COVID-19: The toll on the unborn
A Madison psychologist shares the heartbreak and immense grief of losing a baby to COVID-19
JACKSON, Miss. (WLBT) - It was another dream come true for a Madison family: Pregnant with their second child after fertility treatments; and then, a heart wrenching loss after a COVID-19 diagnosis.
In an exclusive 3 On Your Side interview, Dr. Alyssa Killebrew shared her loss, pain, and hope for other mothers during this pandemic.
It was a long and painful journey for Dr. Alyssa Killebrew and her husband to have children.
“Keith and I are older, we’re in our 40s and so when we started trying we had issues,” Dr. Killebrew said. “We had two miscarriages and then we went in and talked to a fertility doctor in Colorado who said, ‘You’re a really good candidate for IVF.’ So we went through all the shots and all the tests and all the hormones and we were able to produce our little girl Vivian.”
They decided to try for a second child.
“During the pandemic in June, we went back to try again. And it was truly the most unbelievable pregnancy. I had no problem getting pregnant with IVF. Sarah Elizabeth was--she was perfect. I went to the doctor almost every week because I’m a high risk because of my age and everything was fine,” Dr. Killebrew said.
The couple had returned from a grief retreat when we talked with her.
Dr. Killebrew said, “I couldn’t talk about my baby. I couldn’t look at this beautiful little dress with, it’s still got her little...her nose was running. I couldn’t look at it without boohooing. And I can talk about it and I can feel her precious little spirit inside me without falling apart because of this place.”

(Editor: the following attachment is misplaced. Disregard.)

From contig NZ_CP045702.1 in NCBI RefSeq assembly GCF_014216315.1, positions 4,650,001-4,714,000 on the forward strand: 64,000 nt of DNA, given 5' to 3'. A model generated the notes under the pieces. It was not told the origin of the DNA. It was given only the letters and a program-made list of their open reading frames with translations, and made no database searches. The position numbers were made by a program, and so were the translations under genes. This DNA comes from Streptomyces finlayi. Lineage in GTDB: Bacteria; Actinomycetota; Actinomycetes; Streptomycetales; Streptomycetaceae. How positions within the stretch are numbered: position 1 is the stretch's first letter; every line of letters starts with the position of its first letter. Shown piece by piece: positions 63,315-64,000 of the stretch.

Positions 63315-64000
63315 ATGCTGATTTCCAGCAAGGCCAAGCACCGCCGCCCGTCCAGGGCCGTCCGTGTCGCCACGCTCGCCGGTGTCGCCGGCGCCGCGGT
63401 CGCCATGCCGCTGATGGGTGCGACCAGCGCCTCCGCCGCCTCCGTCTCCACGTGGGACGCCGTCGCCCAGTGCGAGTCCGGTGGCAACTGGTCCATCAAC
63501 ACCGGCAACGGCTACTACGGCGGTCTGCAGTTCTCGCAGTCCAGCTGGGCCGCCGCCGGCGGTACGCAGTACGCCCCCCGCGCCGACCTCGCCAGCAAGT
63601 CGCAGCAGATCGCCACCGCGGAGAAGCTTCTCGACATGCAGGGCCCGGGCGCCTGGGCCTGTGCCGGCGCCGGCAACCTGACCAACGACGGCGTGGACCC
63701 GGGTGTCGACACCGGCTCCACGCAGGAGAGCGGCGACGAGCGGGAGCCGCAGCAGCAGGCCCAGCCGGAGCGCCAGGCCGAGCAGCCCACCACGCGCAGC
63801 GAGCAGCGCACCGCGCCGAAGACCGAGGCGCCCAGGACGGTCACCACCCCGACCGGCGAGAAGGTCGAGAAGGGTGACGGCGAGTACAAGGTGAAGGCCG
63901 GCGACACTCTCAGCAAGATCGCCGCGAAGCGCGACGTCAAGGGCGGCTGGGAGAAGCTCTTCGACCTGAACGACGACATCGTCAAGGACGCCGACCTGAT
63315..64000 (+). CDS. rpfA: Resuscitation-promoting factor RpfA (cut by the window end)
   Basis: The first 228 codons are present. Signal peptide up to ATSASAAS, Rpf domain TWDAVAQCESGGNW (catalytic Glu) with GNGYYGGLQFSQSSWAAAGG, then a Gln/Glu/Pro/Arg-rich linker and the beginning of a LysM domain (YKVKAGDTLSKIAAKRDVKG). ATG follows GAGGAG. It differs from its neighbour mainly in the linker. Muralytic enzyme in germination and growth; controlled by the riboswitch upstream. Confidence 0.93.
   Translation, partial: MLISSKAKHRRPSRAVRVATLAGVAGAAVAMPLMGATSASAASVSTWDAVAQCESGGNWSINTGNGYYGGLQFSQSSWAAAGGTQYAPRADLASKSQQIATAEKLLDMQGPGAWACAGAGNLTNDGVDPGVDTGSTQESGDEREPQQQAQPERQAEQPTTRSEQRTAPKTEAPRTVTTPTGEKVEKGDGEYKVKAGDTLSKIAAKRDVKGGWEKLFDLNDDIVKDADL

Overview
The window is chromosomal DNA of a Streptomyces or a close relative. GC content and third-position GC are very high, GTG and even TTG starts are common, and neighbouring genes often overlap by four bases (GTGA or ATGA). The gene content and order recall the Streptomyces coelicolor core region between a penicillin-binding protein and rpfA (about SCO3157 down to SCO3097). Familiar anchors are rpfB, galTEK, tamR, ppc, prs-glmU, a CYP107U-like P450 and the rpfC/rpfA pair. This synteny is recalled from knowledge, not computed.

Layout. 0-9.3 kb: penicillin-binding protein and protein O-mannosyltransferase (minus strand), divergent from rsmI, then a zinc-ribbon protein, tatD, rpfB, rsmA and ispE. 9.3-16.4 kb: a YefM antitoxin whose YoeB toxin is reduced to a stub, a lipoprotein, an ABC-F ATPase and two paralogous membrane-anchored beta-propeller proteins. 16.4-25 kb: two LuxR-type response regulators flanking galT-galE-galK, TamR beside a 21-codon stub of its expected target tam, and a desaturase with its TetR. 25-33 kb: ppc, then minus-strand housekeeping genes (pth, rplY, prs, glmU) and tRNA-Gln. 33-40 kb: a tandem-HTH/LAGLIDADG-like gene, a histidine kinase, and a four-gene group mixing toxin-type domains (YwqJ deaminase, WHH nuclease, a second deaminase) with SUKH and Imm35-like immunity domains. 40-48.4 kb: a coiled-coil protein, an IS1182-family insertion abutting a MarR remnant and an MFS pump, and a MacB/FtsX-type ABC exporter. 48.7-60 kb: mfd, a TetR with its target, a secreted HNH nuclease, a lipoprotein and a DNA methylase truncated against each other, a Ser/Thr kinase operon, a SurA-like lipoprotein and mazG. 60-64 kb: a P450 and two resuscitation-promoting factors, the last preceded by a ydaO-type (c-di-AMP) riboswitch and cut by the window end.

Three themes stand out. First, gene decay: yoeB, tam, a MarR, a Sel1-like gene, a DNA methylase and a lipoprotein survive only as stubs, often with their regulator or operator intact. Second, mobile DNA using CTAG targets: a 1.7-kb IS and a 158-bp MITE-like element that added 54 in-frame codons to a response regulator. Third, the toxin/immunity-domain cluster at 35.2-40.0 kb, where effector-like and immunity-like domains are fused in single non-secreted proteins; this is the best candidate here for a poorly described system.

Dr. Killebrew, who is a local psychologist, says she knew something was wrong. She even had a COVID-19 test.
“I had symptoms of just a sour stomach, I had like a sore throat and I thought initially maybe I had strep, so I went in for a strep test and it was negative. I went and had the Rapid COVID test and that was negative so I decided just to be safe, I started working from home that week and this was the week of Thanksgiving. And I knew something was not right, but the test showed I didn’t have COVID. So I went with my husband on Thanksgiving Day to the Peabody and we had a wonderful lunch and it was a beautiful day but I noticed there was nothing moving in my stomach. I was 26 weeks pregnant at that time,” Dr. Killebrew said.
She went to the ER.
”It was truly the most shocking experience of my life. I couldn’t really accept it at that time, that there was no heartbeat. I thought maybe when we get to Jackson and we do another ultrasound there will be a heartbeat. Maybe something was wrong with their system there,” said Dr. Killebrew.
COVID-19 had robbed them of their miracle.
“And she went ahead and did a COVID test and I was positive. I had to give birth to her knowing that she wasn’t alive which was really difficult, really painful for me and my husband. I tried to have her naturally and I couldn’t because I never dilated past two centimeters. So we had her via C-Section and no mother ever wants to have to hold her little lifeless baby’s body. Her legs were long, her fingers were perfect, her little feet had all five toes, and she was just in every way the most beautiful little baby.”
In Part 2 of our special report, Dr. Killebrew shares how COVID affects the unborn and how it caused Sarah Elizabeth’s death. We will also hear from a doctor at UMMC who tells us about the toll on healthcare workers fighting to help pregnant mothers and their babies battling COVID-19.
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